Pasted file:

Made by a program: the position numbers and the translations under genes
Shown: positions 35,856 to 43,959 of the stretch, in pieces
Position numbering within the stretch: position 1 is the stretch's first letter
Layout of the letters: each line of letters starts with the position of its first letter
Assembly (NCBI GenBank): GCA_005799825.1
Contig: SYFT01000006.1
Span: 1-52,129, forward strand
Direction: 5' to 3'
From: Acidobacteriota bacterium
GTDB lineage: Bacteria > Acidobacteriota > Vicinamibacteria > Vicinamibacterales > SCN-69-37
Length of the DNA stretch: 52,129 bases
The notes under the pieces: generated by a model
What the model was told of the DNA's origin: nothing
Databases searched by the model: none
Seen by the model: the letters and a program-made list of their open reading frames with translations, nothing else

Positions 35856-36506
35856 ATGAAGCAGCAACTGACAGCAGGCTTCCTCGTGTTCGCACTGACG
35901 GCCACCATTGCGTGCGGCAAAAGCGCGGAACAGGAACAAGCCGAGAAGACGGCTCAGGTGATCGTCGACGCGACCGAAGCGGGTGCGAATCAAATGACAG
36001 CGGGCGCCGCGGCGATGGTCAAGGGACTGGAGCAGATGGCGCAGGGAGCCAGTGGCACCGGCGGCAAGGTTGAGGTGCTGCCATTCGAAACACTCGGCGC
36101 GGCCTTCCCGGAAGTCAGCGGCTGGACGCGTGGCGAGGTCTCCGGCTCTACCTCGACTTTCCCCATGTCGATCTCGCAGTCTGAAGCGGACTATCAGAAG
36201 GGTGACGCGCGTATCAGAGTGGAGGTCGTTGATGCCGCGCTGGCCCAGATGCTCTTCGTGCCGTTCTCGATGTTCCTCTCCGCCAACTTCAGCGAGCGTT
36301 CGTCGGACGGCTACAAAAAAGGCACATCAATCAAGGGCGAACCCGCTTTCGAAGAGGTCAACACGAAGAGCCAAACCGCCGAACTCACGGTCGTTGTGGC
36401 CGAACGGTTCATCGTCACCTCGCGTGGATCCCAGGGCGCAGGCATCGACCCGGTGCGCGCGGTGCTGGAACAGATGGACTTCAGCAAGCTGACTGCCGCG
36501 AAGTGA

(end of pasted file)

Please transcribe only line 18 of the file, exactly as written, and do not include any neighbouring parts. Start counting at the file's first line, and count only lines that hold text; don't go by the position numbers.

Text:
35901 GCCACCATTGCGTGCGGCAAAAGCGCGGAACAGGAACAAGCCGAGAAGACGGCTCAGGTGATCGTCGACGCGACCGAAGCGGGTGCGAATCAAATGACAG